MKTG’s leaders look to sponsorship beyond sports

MKTG new president Matthew Logue and CEO Brian Cooper see a broader, more complex arena of new players and higher stakes.
Brian Matthew

Brian Cooper says the sponsorship industry is changing rapidly, getting more crowded, more competitive and more data-driven than ever.

“Years ago, this was an industry that didn’t have the rigour or discipline that it has today,” said the CEO of MKTG Canada. “Sponsorship was often a CEO’s legacy or passion – he likes golf, he assumes his clients like golf. There’s so many more KPIs tied to them now.”

MKTG was never a pure sports agency, even in its former life as S&E Sponsorship. But it did skew heavily toward sports in the early days. (Given Cooper’s former life as an exec with MLSE and the Toronto Argonauts, this was perhaps inevitable.) But with these landscape changes in mind, Cooper has handed over the president’s title to COO Matthew Logue so that the two can better conquer the sponsorship space.

The plan is for Logue and Cooper to focus on their respective specialties — Logue overseeing agency operations and future-proofing the business, and Cooper tackling its vision, steering the agency’s business development and its voice within the industry.

That voice, Cooper said, is one that naturally has to be a whole lot louder because of competition alone. An agency can’t simply coast on brokering good deals. “You have to have the share of mind, of voice and of wallet. You have to be able to spend more money. You have to be smarter. You have to look at emerging technologies that are enhancing your engagement with sponsorship.”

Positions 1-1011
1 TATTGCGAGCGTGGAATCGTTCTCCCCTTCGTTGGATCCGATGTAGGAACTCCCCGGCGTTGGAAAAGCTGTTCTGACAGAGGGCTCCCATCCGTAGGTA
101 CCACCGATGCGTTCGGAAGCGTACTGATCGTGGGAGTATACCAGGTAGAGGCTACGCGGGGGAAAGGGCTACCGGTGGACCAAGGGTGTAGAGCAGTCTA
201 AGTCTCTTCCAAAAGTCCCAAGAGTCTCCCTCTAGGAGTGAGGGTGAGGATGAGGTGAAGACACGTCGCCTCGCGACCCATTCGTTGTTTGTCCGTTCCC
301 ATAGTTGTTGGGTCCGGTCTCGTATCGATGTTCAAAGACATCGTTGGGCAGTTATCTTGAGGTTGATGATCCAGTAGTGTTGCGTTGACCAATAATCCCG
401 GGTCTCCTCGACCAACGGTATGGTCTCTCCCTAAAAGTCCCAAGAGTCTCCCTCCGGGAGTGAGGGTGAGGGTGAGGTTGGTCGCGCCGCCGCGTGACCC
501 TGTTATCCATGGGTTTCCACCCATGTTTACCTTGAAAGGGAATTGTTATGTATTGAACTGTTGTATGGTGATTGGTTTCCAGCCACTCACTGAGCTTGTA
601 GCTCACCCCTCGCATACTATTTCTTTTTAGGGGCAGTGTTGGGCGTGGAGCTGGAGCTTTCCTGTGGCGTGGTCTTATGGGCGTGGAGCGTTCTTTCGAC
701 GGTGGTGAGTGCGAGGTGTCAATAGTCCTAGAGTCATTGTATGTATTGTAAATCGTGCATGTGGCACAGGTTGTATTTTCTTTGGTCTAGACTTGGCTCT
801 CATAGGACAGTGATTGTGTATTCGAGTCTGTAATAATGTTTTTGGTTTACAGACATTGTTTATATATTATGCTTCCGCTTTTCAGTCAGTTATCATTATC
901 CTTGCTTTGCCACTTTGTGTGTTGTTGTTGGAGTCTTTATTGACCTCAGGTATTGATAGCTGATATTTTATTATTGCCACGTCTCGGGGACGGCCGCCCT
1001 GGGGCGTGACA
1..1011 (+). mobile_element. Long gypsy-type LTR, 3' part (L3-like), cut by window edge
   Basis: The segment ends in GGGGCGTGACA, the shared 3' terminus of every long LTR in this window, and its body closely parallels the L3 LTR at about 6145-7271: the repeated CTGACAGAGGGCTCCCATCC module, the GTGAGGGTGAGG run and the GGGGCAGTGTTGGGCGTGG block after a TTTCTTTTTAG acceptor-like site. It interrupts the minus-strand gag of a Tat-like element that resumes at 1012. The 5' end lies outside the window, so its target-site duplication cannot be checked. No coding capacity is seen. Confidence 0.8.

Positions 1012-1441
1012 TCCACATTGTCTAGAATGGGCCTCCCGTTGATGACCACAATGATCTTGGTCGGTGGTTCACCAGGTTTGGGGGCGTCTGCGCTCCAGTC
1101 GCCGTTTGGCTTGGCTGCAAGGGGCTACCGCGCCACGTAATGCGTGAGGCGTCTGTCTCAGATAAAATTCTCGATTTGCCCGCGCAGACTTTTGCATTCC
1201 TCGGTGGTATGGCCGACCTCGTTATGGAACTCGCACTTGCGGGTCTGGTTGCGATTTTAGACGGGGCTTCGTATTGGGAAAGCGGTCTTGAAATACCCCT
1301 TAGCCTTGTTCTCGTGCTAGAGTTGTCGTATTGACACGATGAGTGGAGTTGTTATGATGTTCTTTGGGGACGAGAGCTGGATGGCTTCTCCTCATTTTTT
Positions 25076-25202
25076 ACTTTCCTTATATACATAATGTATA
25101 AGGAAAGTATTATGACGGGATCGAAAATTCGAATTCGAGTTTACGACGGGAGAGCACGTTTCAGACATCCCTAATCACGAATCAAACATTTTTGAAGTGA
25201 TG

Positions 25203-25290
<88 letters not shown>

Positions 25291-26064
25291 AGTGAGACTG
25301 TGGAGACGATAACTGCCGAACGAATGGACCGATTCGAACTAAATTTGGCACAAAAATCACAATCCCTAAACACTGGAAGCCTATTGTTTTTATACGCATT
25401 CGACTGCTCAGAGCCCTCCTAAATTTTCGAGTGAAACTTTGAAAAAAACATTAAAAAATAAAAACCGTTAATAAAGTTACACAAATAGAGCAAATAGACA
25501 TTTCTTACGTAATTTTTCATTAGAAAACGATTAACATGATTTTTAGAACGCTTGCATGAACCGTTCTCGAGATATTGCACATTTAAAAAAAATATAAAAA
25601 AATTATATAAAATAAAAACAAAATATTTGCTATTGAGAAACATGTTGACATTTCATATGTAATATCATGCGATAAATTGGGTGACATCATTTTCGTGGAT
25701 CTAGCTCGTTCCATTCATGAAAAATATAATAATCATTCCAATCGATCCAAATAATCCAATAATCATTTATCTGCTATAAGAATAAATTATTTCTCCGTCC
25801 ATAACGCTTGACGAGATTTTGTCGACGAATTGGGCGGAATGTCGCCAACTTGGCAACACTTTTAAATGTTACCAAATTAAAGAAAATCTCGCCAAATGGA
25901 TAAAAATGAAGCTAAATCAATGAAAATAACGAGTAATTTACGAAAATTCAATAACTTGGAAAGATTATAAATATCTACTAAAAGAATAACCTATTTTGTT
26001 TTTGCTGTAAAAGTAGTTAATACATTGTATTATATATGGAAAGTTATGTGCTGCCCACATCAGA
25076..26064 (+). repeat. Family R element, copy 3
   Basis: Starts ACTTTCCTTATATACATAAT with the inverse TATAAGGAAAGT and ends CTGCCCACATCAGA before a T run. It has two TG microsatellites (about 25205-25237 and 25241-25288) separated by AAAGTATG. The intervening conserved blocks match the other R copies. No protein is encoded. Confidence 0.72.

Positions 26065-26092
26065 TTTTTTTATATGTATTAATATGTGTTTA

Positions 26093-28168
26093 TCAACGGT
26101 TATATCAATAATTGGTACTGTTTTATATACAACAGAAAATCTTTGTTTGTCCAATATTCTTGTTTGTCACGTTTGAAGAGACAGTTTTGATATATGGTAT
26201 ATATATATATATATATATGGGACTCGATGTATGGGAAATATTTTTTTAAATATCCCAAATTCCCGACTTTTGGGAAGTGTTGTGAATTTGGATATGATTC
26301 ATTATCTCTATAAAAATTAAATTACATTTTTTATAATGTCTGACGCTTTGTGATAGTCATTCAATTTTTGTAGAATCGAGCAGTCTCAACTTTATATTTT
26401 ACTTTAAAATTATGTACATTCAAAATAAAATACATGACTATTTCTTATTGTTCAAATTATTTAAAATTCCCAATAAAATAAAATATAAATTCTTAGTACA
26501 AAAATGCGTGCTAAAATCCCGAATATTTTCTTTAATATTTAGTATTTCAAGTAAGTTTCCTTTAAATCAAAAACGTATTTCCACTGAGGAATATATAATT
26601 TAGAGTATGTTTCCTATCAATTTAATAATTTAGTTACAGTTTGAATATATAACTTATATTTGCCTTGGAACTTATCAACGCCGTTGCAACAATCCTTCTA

And while there are more players in the sponsorship space (Cue Digital Media has added sponsorship offerings on an ad hoc basis, while firms like XMC’s Sponsorship Canada have grown their profile over the last 10 years), Cooper said MKTG is also fighting for more diverse deals than ever.

“When you look at the categories that have come into the game, it’s no longer just the beer, auto, alcohol, consumer electronics companies,” he said. “It’s everybody from accounting firms to Uber… Even the cannabis companies are coming around into the scene now.”

New president Logue told MiC that sponsorship narratives are evolving far beyond sports. “Brands want to tell their true brand story,” he said. “It goes beyond ‘we’re a supporter of your favourite team.’”

Sports are still undeniably the largest platform for brands in Canada, but Logue said he sees growing advertiser interest is causes and social activism.

Now MKTG is looking to push heavily into e-sports, a global industry expected to hit nearly $2 billion in value this year

“It’s one of the most vibrant places for us and would allow us to lean heavily on digital in various platforms,” Logue said.

But despite all that’s new and shiny, both Logue and Cooper said sponsorship success still fundamentally depends on brands’ genuine commitment. They cited their client Scotiabank as a model for success – for the past nine years, the financial institution has been heavily involved in pro and community hockey sponsorship, culminating in the recent acquisition of naming rights for the soon-to-be-former Air Canada Centre.

“From day one, we looked at what their competitive set was doing and looked at the resources they had, which was less than their competitive set,” said Cooper. “The key was they stuck with it for eight or nine years, and it’s lead to a real measurable breakthrough in hockey, a breakthrough in brand health. It’s increased the will to use their product and unaided awareness of their brand.”